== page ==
Would you rather be lucky or good?

JoeArthur

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One of Cpl Uhl's phrases is "I'd rather be lucky than good". He usually says it after I've called him a lucky bastard :)

I was playing the Chicago tourny and after I won a game was called lucky.

So - would you rather be lucky or good?

Napoleon and Eisenhower's thoughts on the subject:

"When Napoleon Bonaparte was criticised for winning battles simply because of luck, he famously retorted: “I'd rather have lucky generals than good ones.” More than a hundred years later, Eisenhower reaffirmed this point by saying: “I'd rather have a lucky general than a smart general. They win battles.”
 

BattleSchool

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Admittedly, there is something to be said for making your own luck. A recent match between two top players in the Chicago Open illustrated how one player won because his opponent rolled "snakes" on the last turn. In fairness to the winner, a win was only in his grasp because he had fought a fine delaying action.

IMO, the most satisfying wins are those where your opponent played at his best, but which you nevertheless won by playing just a little better. A purely "lucky" win takes something away from that victory. IOW, I'd rather be good, and my opponent likewise, than lucky. But then we armchair generals are only playing with cardboard lives.

In a real-world conflict, I'd welcome all the luck I could get. :)
 

Vinnie

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I'd rather be lucky. There's little chance of me being much more than competant but stick with a game and luck poften evens out.
 

WuWei

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Playing a good game (whether I win or lose) is way more satisfying than winning a game by pure luck. But to be honest: I don't complain when I play a good game against a good opponent and win because I get a lucky roll in the end.
 

bendizoid

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My estimate is, 20% of the competently played games, between a solid player and a excellent player, are decided by luck. It’s the 1-in-5 rule.
Continuing, +-20% of the games with excellent play vs awesome play are decided by luck.
 
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Vic Provost

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Admittedly, there is something to be said for making your own luck. A recent match between two top players in the Chicago Open illustrated how one player won because his opponent rolled "snakes" on the last turn. In fairness to the winner, a win was only in his grasp because he had fought a fine delaying action.

IMO, the most satisfying wins are those where your opponent played at his best, but which you nevertheless won by playing just a little better. A purely "lucky" win takes something away from that victory. IOW, I'd rather be good, and my opponent likewise, than lucky. But then we armchair generals are only playing with cardboard lives.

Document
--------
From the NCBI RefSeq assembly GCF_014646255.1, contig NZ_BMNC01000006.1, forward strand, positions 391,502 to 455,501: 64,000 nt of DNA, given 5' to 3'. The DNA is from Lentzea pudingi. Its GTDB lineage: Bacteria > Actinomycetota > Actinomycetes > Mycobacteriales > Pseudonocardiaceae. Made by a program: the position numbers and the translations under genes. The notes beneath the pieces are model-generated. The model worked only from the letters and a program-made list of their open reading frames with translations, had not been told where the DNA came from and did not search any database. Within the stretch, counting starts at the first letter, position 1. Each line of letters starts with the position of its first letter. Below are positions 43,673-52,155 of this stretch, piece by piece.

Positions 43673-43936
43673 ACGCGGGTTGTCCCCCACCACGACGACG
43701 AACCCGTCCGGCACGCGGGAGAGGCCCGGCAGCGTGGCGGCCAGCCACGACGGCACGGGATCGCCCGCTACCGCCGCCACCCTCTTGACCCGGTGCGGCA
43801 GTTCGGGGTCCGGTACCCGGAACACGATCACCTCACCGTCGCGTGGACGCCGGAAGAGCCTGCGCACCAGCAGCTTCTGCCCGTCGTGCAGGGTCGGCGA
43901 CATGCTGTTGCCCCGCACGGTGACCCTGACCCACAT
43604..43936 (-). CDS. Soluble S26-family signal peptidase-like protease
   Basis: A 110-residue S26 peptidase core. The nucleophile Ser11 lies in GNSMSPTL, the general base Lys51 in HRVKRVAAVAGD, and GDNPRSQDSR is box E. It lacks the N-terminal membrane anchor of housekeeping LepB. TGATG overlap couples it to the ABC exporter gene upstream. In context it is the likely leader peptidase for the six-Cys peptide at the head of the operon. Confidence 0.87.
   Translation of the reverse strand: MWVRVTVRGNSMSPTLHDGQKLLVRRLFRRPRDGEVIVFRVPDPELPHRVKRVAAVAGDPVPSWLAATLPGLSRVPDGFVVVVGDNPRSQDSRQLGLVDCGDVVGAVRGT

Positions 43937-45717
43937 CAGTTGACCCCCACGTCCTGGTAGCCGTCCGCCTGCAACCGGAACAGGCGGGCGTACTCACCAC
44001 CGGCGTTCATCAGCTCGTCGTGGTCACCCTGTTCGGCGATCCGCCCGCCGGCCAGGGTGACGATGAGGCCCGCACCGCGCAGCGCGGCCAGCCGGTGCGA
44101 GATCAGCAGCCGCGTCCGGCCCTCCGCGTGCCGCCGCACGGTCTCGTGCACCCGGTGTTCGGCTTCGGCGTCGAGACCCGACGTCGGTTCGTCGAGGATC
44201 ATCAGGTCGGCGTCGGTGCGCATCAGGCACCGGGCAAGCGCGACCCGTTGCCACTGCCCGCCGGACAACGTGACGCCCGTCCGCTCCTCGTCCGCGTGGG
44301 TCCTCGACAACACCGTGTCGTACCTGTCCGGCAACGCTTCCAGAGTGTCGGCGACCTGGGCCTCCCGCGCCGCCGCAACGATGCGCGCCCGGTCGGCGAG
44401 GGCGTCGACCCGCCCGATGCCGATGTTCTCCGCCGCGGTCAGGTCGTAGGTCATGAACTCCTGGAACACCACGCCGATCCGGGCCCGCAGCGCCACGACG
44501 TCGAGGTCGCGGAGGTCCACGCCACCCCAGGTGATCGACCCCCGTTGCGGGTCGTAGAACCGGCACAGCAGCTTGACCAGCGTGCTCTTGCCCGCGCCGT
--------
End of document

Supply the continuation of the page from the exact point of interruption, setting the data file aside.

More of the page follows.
In a real-world conflict, I'd welcome all the luck I could get. :)
Totally agree, I would rather win a hard-fought, close game any day than one that I did mainly through hot dice.

If you ever get a chance to see Steve Pleva play, he is at the top of skill level in this hobby and can overcome bad dice better than anybody.

I have lost to him twice, learned much both times, one a blowout, the other he just did beat me on the last turn. At least that was a competitive game and one of my better efforts to hang in. Great guy as well, I hope to see him in Albany this December, Vic.
 

Old Noob

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If you're a good ASL player, fine.
If you're a lucky ASL player, fine.
If you are good AND lucky, you really got it.
 

Sparafucil3

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Too funny.

The player I was referring to was none other than...

This was Steve's walkup music at his first ASLOk. It forced the ASLOk venue to remove the audio system from the event when the city of Cleveland actually evacuated in fear over Gor-gor being in Cleveland. It was all quite amusing to us ASL'ers. -- jim
 

Sparafucil3

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In the long run, GOOD will always beat lucky. Good often creates it's own luck. But in the microcosm of a single game or a small series of DR's, Luck will generally prevail.

Amongst equally skilled players, playing a well balanced scenario, playing mistake free, luck will be the deciding factor. In real life, anyone in a fair fight like this, didn't plan very well. In ASL sense, that's well executed :)

Personally, I would rather just not be "un-lucky", you can otherwise keep your luck. -- jim
 

malorum

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While watching sports games my son and I have often overheard fans discussing the "bad luck" due to the referees or the umpires or the bounce of the ball.
And we agree that basically, you need to be good enough that bad luck doesn't matter.
But the reality is, I need a bit of luck.
 

Vic Provost

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For the vast majority of us, good luck is very much welcome, bad luck, not so much.

How you deal with either might help define you as an ASL player, Vic.
 
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